Porsche Working On High Power Charger Network For Mission E

Tesla is the leader when it comes to building a network of high-power charging stations for its customers, but now Porsche says it is working on a similar idea for its Mission E all-wheel-drive electric sports car. Porsche boss Oliver Blume tells Top Gear: “We are in contact with other manufacturers and suppliers around the world to build a fast-charging network. Everybody has the same need. It sounds easy but getting the details agreed is hard. We already have the clear technical concept. It can even work with Teslas, with an adapter.”

Porsche Mission E

At the Paris auto show this week, Porsche said progress on the Mission E is happening on schedule. The car reportedly will have 600 horsepower and be capable of dashing to 60 mph in 3.5 seconds. “The design will be very close to the concept,” said Blume. “We are working on typical Porsche features — dynamics, electric range. We’re meeting our targets from Frankfurt.”

One of those targets is the ability to add about 250 miles of range in as little as 15 minutes. That will represent 80% of the Mission E’s stated range of 310 miles on a full battery charge. To make that happen will require a charger with at least 150 kW of power. That is more than Tesla’s most powerful Supercharger, which tops out at 135 kW.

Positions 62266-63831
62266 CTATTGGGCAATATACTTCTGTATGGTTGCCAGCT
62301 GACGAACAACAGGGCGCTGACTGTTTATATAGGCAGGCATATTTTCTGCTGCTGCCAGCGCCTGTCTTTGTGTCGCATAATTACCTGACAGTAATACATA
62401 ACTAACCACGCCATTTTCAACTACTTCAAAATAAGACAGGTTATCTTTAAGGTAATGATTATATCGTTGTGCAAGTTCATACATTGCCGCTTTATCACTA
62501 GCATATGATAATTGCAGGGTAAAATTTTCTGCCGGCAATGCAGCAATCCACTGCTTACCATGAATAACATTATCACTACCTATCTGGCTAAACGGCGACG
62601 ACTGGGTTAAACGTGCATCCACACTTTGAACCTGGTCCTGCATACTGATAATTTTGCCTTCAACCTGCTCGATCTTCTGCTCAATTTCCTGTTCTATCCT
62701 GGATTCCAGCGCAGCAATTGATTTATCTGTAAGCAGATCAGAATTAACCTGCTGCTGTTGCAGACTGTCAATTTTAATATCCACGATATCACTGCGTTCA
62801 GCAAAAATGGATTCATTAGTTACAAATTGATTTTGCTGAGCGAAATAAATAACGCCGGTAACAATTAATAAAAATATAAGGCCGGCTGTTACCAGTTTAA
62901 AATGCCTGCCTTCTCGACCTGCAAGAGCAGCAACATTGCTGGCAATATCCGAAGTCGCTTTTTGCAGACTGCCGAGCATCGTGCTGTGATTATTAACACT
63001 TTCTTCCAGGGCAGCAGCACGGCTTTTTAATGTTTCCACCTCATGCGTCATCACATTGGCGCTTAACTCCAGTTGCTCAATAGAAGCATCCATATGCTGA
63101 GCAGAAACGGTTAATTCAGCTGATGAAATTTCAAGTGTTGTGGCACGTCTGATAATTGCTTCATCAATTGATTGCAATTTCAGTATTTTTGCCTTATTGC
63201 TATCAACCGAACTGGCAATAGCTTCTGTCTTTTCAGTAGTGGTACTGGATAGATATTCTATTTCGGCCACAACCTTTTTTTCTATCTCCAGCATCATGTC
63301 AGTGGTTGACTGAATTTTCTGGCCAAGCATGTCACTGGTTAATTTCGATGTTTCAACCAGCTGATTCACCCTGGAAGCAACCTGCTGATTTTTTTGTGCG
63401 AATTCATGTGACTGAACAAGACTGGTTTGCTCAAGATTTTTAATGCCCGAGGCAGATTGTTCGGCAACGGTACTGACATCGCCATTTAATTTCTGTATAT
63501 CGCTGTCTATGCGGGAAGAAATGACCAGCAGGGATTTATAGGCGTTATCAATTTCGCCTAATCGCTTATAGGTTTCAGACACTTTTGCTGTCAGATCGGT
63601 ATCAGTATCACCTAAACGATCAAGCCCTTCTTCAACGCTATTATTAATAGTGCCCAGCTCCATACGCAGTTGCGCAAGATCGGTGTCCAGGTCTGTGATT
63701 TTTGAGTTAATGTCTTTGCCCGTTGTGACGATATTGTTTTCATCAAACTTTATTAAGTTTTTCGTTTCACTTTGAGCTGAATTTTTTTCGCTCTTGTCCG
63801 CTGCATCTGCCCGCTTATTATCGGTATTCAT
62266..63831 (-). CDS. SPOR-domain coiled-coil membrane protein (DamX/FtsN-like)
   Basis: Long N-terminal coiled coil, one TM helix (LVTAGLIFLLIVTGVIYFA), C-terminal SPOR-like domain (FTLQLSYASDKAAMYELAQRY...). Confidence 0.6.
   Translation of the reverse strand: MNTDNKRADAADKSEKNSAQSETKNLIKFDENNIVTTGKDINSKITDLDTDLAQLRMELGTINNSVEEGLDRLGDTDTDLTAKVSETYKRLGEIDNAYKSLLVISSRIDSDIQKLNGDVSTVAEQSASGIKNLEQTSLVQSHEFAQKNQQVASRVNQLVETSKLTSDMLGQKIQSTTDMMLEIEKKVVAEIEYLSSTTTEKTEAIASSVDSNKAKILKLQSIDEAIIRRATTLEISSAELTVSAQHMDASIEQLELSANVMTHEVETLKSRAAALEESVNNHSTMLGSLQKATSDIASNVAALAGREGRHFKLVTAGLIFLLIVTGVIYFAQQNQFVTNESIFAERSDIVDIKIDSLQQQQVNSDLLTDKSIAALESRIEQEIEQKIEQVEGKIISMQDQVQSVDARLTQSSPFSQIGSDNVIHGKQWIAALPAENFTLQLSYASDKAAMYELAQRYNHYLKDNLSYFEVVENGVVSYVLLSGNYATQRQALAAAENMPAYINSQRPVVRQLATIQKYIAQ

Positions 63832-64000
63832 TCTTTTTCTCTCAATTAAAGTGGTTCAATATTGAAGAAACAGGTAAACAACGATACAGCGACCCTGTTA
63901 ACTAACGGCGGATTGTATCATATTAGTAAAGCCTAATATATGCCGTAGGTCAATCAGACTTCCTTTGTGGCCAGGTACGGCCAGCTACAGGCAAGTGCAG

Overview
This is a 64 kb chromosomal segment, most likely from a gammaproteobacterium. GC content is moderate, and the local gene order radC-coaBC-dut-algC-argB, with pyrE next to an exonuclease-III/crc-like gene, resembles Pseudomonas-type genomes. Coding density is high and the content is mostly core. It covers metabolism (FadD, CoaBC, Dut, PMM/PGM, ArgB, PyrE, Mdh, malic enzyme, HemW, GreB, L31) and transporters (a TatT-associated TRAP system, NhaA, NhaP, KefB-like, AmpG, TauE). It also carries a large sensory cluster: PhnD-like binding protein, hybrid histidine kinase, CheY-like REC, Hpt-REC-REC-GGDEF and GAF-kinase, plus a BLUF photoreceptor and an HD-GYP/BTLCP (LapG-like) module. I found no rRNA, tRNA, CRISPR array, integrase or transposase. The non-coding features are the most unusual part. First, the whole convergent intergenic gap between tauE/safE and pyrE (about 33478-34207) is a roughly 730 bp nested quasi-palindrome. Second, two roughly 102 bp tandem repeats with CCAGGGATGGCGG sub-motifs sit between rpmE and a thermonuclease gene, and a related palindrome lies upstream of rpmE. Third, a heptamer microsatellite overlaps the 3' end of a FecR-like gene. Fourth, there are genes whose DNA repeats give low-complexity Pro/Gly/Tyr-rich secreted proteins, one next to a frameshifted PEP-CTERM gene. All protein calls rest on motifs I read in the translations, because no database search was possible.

Blume says he is reaching out to other manufacturers to see if they are interested in working on fast charger infrastructure. In Paris, Mercedes boss Dieter Zetsche, owner of the most luxuriant mustache in the auto business,  acknowledged, “We are in talks with them, but the next question is do we co-operate on building power stations?” That suggests that Mercedes may have an interest in working with Porsche on the technical standards needed for such high-power chargers but may be less interested in investing in the infrastructure.

One would think that if Tesla can afford a worldwide network of Superchargers, Mercedes Benz could, but on the other hand, no major car company owns a string of gas stations. Perhaps Mercedes just doesn’t think it is up to it to make sure the drivers of its electric cars have a place to recharge them. In any event, agreeing on standards represents a major step forward.

In addition to his remarks about the high-power charging for the Mission E, Blume also told the press in Paris that his company has no immediate plans to produce a self-driving version of the Mission E. He does agree the car should have some some autonomous features so the driver can read a newspaper in traffic or have the car park itself. But when it comes to fully autonomous driving, a Porsche is meant to be driven. End of story.

Source: Teslarati

 

Steve Hanley

Closely following the transition from internal combustion to electricity. Whether it's cars, trucks, ships, or airplanes, sustainability is the key. Please follow me on Google + and Twitter.